“I trust you to use this information as best you want to use it and I hope it doesn’t sound in any way saccharine or self-serving.” When director Charles Newell speaks there is a quiet intensity to his voice that is as soothing as the white-noise sound of the heater in the Court Theatre lobby. Sitting only inches away, he is clad in jeans and a snug black t-shirt, fit for his 49 years of age, eyes crystal blue. “I lost my mom February 18 during rehearsals. I was with her when she took her last breath. I held her hand and I talked to her as she passed. And that experience, which I’d never had before with anybody, that event happens in this production. Julie is with Billy when he takes for her his last breath. So how we thought about, structured and staged that scene changed radically.” Slightly misty-eyed at this point, a cathartic laugh quickly surfaces. “You know, we theater artists, we’ll steal from anywhere, especially our own life experience.”
For the non-musical cognoscenti, Julie and Billy are Julie Jordan, the simple mill girl, and Billy Bigelow, the rough carnival cad with whom she unexpectedly falls in love, the central characters in Richard Rodgers and Oscar Hammerstein’s six-decade-old musical “Carousel,” currently being revived by Court Theatre. Speaking with Newell, however, the knowledgeable musical theater fan can’t help but recall the character of Nellie Forbush, the famous “cock-eyed optimist” from Rodgers and Hammerstein’s other musical classic, “South Pacific.” “One has to be in our world today—and also certainly as a working theater artist—a sort of eternal optimist,” Newell says, sputtering with laughter. “After doing a season of ‘Thyestes,’ ‘Titus Andronicus’ and even ‘What the Butler Saw,’ I think it’s time for a little life-affirming theater.”
And is it a life-confirming coincidence that a lushly scored musical, despite an ill-deserved reputation for mawkish sentimentality in the general pop-cultural consciousness, almost caps off a brutal season of theater that reflected in its most raw and crudest terms how horrible the world can be (“Thyestes”) and how people may be stuck in their same cycles of violence (“Titus”). “My mother had been terminally ill for a couple of years. And though I made a choice to do this piece instinctually and for many reasons, I’m sure one of those reasons, without being in any way deliberate about it, was ‘oh my God, how am I ever going to survive her death?’ Because I have been and always will be very close to my mother.” If musical-theater purists have criticized Newell in the past for emphasizing the drama at the expense of the music, one cannot imagine “Carousel’s” eleven o’clock number, the anthemic “You’ll Never Walk Alone,” being turned into an intellectual exercise or anything less than an uplifting musical moment to melodically assault the emotions and soothe the sense of tremendous loss. Adds Newell, “It’s no accident that I’m doing a piece of theater in which there is this idea that we never walk alone.”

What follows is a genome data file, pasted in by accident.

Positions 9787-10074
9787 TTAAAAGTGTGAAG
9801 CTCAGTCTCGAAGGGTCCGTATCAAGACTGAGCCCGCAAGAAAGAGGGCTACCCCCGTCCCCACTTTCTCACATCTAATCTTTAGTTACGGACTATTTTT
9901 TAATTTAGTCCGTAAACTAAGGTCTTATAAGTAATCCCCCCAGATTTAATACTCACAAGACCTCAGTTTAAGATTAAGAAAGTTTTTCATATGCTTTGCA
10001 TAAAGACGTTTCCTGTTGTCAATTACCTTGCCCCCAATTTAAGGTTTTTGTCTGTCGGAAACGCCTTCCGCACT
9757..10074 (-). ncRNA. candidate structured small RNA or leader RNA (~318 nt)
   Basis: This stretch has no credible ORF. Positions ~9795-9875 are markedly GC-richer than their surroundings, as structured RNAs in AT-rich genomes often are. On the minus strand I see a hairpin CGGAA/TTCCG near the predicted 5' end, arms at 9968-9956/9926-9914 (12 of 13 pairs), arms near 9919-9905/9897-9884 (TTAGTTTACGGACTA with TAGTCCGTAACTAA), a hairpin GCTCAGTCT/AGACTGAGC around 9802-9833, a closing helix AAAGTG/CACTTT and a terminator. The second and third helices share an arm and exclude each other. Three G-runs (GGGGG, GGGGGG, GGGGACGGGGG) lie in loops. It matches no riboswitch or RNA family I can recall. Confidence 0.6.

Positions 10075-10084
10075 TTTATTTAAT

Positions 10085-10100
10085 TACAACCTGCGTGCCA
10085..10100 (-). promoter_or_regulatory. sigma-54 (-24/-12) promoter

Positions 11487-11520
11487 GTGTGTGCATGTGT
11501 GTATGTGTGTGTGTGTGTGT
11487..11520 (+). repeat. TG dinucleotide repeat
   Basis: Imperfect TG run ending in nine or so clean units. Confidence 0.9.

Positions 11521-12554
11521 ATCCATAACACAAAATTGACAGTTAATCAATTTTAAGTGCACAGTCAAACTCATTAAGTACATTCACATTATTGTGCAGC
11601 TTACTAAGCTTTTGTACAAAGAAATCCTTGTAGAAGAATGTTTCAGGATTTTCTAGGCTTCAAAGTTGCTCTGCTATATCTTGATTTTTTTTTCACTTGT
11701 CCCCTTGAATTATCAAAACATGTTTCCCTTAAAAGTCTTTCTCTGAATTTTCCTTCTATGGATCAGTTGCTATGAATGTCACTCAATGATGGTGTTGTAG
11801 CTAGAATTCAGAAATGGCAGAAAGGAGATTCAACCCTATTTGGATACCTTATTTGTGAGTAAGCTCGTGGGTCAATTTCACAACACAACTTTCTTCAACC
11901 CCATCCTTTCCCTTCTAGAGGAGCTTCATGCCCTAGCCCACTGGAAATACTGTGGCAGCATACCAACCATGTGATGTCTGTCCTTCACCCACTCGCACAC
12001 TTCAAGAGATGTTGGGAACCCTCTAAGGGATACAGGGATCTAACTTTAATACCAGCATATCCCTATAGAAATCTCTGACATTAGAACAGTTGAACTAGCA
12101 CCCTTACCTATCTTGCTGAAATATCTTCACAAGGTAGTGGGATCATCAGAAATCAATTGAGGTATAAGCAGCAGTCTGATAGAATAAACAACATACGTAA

Looking ahead, there’s no denying that given Court’s musical production history (“Guys and Dolls,” “Man of La Mancha,” “Raisin” and now “Carousel”), Newell’s pronouncement that Stephen Sondheim’s “Sweeney Todd” and Jason Robert Brown’s “Parade” are favorites and on his musical short list, and the fact that composer Jeanine Tesori’s “Caroline, or Change” has been slated for next season, the musical may be here to stay. Indeed, could Court be gearing itself up to become Chicago’s version of England’s Royal National Theater, an institution committed to the traditional repertoire but reviving and giving the same serious treatment to the musical? Newell erupts into laughter. “I think that’s a great way to put it. I hadn’t articulated it so specifically. I certainly don’t feel like we have to do a musical every year but as I learned from my mentor, the late great Garland Wright who was the artistic director of the Guthrie Theater, musicals are as much a part of the American classical repertoire as any classic text. We actually invented them.”
And lest straight-play purists now worry that Court’s sacred season spots—those typically filled by Shakespeare or obscure pre-nineteenth-Century European classics—will give way to musicals populated with man-eating singing Venus flytraps or little red-haired moppets singing about “Tomorrow,” Newell is quick to allay such fears. “Life is short. We only have a certain amount of time so we might as well spend it on something that has some complexity and depth involved, at least that’s my emphasis and prejudice.” And then that laughter creeps in again. “At least we didn’t do ‘Sweeney’ as the musical. Too much! Too much!”
“Carousel” at Court Theatre, 5535 South Ellis, (773)753-4472. This production is now closed.